Being gentle with children, sturdy enough to handle the heavy-handed pets and hugs they can dish out, and having a blasé attitude toward running, screaming children are all traits that make a kid-friendly dog. You may be surprised by who's on that list: Fierce-looking Boxers are considered good with children, as are American Staffordshire Terriers (aka pit bulls). Small, delicate, and potentially snappy dogs such as Chihuahuas aren't so family-friendly.
**All dogs are individuals. Our ratings are generalizations, and they're not a guarantee of how any breed or individual dog will behave. Dogs from any breed can be good with children based on their past experiences, training on how to get along with kids, and personality. No matter what the breed or breed type, all dogs have strong jaws, sharp pointy teeth, and may bite in stressful circumstances. Young children and dogs of any breed should always be supervised by an adult and never left alone together, period.
Potential for mouthiness
Common in most breeds during puppyhood and in retriever breeds at all ages, mouthiness means a tendency to nip, chew, and play-bite (a soft, fairly painless bite that doesn't puncture the skin). Mouthy dogs are more likely to use their mouths to hold or "herd" their human family members, and they need training to learn that it's fine to gnaw on chew toys, but not on people. Mouthy breeds tend to really enjoy a game of fetch, as well as a good chew on a chew toy that's been stuffed with kibble and treats.
Potential for playfulness
Some dogs are perpetual puppies -- always begging for a game -- while others are more serious and sedate. Although a playful pup sounds endearing, consider how many games of fetch or tag you want to play each day, and whether you have kids or other dogs who can stand in as playmates for the dog.
Potential for weight gain
Some breeds have hearty appetites and tend to put on weight easily. As in humans, being overweight can cause health problems in dogs. If you pick a breed that's prone to packing on pounds, you'll need to limit treats, make sure he gets enough exercise, and measure out his daily kibble in regular meals rather than leaving food out all the time.
Dogs that were bred to hunt, such as terriers, have an inborn desire to chase and sometimes kill other animals. Anything whizzing by -- cats, squirrels, perhaps even cars -- can trigger that instinct. Dogs that like to chase need to be leashed or kept in a fenced area when outdoors, and you'll need a high, secure fence in your yard. These breeds generally aren't a good fit for homes with smaller pets that can look like prey, such as cats, hamsters, or small dogs. Breeds that were originally used for bird hunting, on the other hand, generally won't chase, but you'll probably have a hard time getting their attention when there are birds flying by.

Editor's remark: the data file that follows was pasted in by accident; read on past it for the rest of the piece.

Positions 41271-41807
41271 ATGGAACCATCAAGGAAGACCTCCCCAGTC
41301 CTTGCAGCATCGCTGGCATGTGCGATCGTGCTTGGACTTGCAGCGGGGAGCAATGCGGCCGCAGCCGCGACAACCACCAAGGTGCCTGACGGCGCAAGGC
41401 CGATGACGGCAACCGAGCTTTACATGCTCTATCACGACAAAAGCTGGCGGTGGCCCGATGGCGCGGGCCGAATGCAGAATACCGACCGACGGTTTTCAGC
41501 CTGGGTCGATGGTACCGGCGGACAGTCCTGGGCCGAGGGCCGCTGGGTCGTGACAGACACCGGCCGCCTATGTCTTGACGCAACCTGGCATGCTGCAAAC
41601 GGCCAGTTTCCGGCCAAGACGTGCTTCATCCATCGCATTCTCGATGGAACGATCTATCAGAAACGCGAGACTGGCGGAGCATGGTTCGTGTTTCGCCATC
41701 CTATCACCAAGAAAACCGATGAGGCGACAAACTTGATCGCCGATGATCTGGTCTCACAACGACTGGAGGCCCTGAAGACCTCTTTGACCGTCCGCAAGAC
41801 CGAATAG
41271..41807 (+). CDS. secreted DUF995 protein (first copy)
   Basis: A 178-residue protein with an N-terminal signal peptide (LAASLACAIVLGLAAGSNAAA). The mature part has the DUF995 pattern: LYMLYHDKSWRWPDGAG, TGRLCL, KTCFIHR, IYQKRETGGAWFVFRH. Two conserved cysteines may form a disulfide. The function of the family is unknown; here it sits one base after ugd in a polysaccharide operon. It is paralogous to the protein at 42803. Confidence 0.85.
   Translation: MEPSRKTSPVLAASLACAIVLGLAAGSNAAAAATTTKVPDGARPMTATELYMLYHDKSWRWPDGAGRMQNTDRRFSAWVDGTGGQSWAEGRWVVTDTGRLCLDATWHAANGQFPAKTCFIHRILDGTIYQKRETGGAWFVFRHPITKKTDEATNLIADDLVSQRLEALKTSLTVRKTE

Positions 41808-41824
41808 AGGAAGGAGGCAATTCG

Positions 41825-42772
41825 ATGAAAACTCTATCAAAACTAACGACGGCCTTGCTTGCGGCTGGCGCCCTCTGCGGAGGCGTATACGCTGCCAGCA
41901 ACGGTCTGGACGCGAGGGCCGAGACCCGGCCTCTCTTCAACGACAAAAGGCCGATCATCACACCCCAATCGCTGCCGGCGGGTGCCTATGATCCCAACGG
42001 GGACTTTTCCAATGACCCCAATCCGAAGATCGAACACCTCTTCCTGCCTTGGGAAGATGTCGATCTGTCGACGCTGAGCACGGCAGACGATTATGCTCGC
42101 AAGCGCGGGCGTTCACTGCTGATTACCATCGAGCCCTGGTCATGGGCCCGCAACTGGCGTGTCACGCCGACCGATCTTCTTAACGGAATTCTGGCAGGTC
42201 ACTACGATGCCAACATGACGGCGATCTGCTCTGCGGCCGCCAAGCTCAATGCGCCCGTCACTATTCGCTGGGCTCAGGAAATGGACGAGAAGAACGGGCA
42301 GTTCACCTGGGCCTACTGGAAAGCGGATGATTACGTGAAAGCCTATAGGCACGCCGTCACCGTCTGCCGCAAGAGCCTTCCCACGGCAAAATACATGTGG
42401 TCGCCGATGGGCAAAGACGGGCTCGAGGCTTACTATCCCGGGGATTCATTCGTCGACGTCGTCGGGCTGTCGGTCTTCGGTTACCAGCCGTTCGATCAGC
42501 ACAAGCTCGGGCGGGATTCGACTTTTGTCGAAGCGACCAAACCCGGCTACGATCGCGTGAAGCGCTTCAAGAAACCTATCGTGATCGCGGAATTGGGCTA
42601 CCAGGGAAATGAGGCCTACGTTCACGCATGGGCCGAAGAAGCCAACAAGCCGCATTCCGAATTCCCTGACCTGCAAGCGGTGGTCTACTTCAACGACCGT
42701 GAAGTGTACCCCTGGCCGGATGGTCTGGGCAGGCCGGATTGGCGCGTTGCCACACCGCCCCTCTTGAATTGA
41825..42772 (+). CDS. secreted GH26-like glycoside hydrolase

Some dogs will let a stern reprimand roll off their backs, while others take even a dirty look to heart. Low-sensitivity dogs, also called "easygoing," "tolerant," "resilient," and even "thick-skinned," can better handle a noisy, chaotic household, a louder or more assertive owner, and an inconsistent or variable routine. Do you have young kids, throw lots of dinner parties, play in a garage band, or lead a hectic life? Go with a low-sensitivity dog.
Dogs come in all sizes, from the world's smallest pooch, the Chihuahua, to the towering Great Dane, how much space a dog takes up is a key factor in deciding if he is compatible with you and your living space.
Tendency to bark or howl
Some breeds sound off more often than others. When choosing a breed, think about how the dog vocalizes — with barks or howls — and how often. If you're considering a hound, would you find their trademark howls musical or maddening? If you're considering a watchdog, will a city full of suspicious "strangers" put him on permanent alert? Will the local wildlife literally drive your dog wild? Do you live in housing with noise restrictions? Do you have neighbors nearby?
Tolerates being alone
Some breeds bond very closely with their family and are more prone to worry or even panic when left alone by their owner. An anxious dog can be very destructive, barking, whining, chewing, and otherwise causing mayhem. These breeds do best when a family member is home during the day or if you can take the dog to work.
Tolerates cold weather
Breeds with very short coats and little or no undercoat or body fat, such as Greyhounds, are vulnerable to the cold. Dogs with a low cold tolerance need to live inside in cool climates and should have a jacket or sweater for chilly walks.
Tolerates hot weather
Dogs with thick, double coats are more vulnerable to overheating. So are breeds with short noses, like Bulldogs or Pugs, since they can't pant as well to cool themselves off. If you want a heat-sensitive breed, the dog will need to stay indoors with you on warm or humid days, and you'll need to be extra cautious about exercising your dog in the heat.
Some breeds are more free-spirited than others. Nordic dogs such as Siberian Huskies were bred to range long distances, and given the chance, they'll take off after anything that catches their interest. And many hounds simply must follow their noses, or that bunny that just ran across the path, even if it means leaving you behind.